The Coast Reporter’s New Year’s edition is perennially dedicated to recapping our print editions. But what caught online audiences' attention over the past 12 months?
Coming in at number five was our September story, “‘Beachcombers’ actors reunite for 50th anniversary of filming.” Shooting of the iconic Gibsons series began in September 1971 and Pat John, Bob Park and Nancy Chapple reunited for the first time since wrapping the first season. Jackson Davies, who joined the show as Constable John Constable in later years, also marked the occasion with the trio. They all gathered at The Persephone at the Five Corners on Gibsons Landing just a month before the boat was removed for restoration.
The fourth most popular story this year was “Ferry traffic overflows onto Highway 99 on July 1.” The Horseshoe Bay terminal was a bit nuts at the official start of Stage 3 of B.C.’s restart plan (remember those days?). According to DriveBC, lines reached Cypress Bowl Road in West Vancouver and BC Ferries advised passengers without reservations to travel via other terminals.
Top story number three is a relatively recent, but major nonetheless, story: “SCRD activates emergency operations centre for heavy rains.” This story was updated consistently through Nov. 15 – well into the evening – as the devastating atmospheric river storm delivered torrential rains, washouts and a whole host of infrastructure issues: boil water advisories, evacuation alerts, road closures and park closures.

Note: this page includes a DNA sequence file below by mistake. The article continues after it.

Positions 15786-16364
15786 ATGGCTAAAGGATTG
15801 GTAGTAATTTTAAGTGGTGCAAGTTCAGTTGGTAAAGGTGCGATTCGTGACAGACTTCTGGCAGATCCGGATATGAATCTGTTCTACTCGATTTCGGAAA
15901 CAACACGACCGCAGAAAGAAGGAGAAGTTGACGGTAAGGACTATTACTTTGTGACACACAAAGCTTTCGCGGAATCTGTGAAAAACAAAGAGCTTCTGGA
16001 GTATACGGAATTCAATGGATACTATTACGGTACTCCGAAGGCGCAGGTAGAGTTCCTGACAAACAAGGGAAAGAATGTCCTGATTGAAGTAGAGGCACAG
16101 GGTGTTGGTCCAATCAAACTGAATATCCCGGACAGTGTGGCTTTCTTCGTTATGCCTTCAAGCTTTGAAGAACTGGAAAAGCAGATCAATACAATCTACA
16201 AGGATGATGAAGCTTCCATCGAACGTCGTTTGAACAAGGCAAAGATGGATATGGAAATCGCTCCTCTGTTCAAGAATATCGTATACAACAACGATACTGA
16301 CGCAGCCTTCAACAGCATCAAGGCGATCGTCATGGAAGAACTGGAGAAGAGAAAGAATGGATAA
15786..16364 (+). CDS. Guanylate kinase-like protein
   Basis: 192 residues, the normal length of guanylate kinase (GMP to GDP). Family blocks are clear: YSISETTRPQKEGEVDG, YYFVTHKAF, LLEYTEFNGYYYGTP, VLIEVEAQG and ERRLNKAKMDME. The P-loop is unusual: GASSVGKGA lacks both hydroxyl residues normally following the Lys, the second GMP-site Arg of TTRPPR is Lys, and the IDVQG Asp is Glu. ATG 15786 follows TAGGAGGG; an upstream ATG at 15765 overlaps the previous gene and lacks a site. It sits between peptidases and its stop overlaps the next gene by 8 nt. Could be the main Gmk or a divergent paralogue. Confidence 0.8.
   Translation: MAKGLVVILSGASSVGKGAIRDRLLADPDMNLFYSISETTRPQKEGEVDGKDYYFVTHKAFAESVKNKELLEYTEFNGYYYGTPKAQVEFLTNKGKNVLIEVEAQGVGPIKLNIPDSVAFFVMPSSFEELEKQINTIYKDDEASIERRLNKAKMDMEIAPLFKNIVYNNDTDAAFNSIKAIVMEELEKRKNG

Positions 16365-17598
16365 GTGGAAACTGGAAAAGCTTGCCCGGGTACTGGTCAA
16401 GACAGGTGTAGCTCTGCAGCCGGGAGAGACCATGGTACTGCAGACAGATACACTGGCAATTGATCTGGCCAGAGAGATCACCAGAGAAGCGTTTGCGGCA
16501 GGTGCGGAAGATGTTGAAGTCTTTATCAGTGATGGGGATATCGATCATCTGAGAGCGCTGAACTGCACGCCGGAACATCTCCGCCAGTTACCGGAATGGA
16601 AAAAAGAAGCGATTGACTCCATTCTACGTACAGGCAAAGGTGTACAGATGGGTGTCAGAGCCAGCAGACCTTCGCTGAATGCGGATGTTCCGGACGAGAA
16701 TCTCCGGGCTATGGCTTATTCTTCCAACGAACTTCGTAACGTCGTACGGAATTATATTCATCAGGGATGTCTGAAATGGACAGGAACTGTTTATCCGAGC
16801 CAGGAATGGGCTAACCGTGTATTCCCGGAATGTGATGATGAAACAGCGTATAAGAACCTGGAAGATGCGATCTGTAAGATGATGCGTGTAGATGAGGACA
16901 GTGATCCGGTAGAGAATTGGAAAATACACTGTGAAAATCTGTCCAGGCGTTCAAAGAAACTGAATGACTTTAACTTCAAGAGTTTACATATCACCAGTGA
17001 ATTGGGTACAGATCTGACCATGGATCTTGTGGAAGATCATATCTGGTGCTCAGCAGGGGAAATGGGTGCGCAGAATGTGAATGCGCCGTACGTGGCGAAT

The Coast Reporter’s second-most-read story came from columnist Richard Corbet back in March: “The moon is coming down to Earth… eventually” as he explained the leading theory on how the moon was created and how it will end. (That one I’m not going to try to summarize, you’re going to have to go read it for yourself.)
Finally, the top story of 2021? Well it was more like a series of stories: BC Ferries’ ill-fated proposal to the Sunshine Coast. The will-they, won’t-they saga of the Route 3 reservation system had Coast residents checking back regularly to see if the corporation would go ahead with a summer trial implementing 95 per cent reservation capacity and free reservations. They didn’t.
Honourable mention: I imagine the only reason the 41 days of Stage 4 water restrictions for those on the Chapman Water System wasn’t one of our top stories was because of the length of the crisis. We had many, many moderately well-read stories about the drought and its effects on our thirsty Coast.